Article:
Dreamer, wisher, liar

dreamTitle
Call #:J HARPE
by Clarise Mericle Harper

Ashley is bracing herself for the worst summer of her life. Her best friend is moving away, and instead of being able to join her at camp for their last weeks together, Ash finds out her mom has arranged for some strange little girl to come and stay with them.

Then seven-year-old Claire shows up. Armed with a love of thrift-shop clothes and an altogether too-sunny disposition, Claire proceeds to turn Ash’s carefully constructed life upside down. Besides, Ash has a secret. Ash, who is petrified of change and new people, has discovered a magical jar in her basement. It’s a wish jar, filled with someone’s old wishes—and it has the power to send her back in time and provide a window into another friendship between two girls. Discovering her own connection to the girls’ story shows Ash that her life is full of surprises and friends she never saw coming. And while this may not be the summer that she expected, it could actually turn out to be the best summer of her life.

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Going green

lolaGoing green
Call #:J PAKKA
by Christine Pakkala

Lola Zuckerman hates being last for everything. If only she were Lola Adams or Lola Appleby or anything but Z for Zuckerman. And she is having a particularly hard time right now. Her best friend Amanda Anderson is now her ex-best friend. Her grandparents have moved back to Texas, and her mother is launching a new career. Why is everything always changing? What would make things much, much better is if Lola were to win the Going-Green Contest at school and beat Amanda Anderson, who is determined to win first place too. How can Lola, who is always last, prove that she’s not least? This first book in the Last-But-Not-Least Lola series is a laugh-out-loud, heartwarming, and intensely satisfying story about the importance of friendship and creative problem-solving.

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Filed under Humour, Junior Fiction

Jacob’s New Dress

Jacob's New DressJacob’s New Dress
Call #: JP HOFFM
by Sarah and Ian Hoffman, Illustrated by Chris Case

“Jacob loves playing dress-up, when he can be anything he wants to be. Some kids at school say he can’t wear “girl” clothes, but Jacob wants to wear a dress to school. Can he convince his parents to let him wear what he wants? This heartwarming story speaks to the unique challenges faced by boys who don’t identify with traditional gender roles.”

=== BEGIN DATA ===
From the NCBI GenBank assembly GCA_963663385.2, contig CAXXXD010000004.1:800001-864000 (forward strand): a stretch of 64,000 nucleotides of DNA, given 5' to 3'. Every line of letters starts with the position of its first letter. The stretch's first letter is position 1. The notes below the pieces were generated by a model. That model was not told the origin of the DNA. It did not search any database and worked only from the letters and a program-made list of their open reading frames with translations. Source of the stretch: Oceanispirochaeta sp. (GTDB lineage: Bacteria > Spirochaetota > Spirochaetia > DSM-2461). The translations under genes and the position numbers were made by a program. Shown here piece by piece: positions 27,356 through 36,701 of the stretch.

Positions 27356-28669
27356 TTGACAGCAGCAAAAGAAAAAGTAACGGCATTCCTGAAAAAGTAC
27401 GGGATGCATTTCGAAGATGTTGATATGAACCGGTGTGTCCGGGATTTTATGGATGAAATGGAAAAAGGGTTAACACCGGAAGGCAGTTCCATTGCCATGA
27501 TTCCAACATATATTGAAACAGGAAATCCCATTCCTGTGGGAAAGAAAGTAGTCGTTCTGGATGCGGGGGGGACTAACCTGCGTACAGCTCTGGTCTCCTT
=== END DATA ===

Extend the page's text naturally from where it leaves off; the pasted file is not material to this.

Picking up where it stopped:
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Pig Kahuna Pirates!

Pig Kahuna Pirates!Pig Kahuna Pirates!
Call #: JP SATTL
by Jennifer Sattler

“Fergus and Dink love playing at the beach.But when Dink wakes up from his nap in a crabby mood, it’s up to big brother Fergus to pull him out of it. Does the little fella want to take a swim? Build a sand castle? Have a juice box? Aaargh! Only one thing will tame the tantrum:When Fergus invites Dink to play with his new pirate ship of sand, and gives him the starring role as pirate captain. Sometimes it feels right to squint your eyes and act like a scurvy dog of a pirate. And with a little brotherly love, you might even forget what was so terrible in the first place…”

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Two Speckled Eggs

Two Speckled EggsTwo Speckled Eggs
Call #: JP MANN
by Jennifer K. Mann

“A birthday party sets the scene in this sweet and relatable story for anyone who’s ever been the odd girl out.

“It’s Ginger’s birthday, and she has to invite all the girls in her class to her party, including Lyla Browning. Lyla isn’t like the other girls: she smells like old leaves, doesn’t talk much, and once brought a tarantula to school for show-and-tell. On the day of the party, Lyla is much earlier than everyone else. But even after the others arrive, Ginger’s party doesn’t go quite the way she’d hoped: some of the girls change the rules to the games, and no one likes her silver and gold birthday cake — except Lyla. By the time Lyla gives Ginger her present — a tiny homemade nest with two delicious malted-milk eggs — Ginger begins to wonder: is being different really such a bad thing?”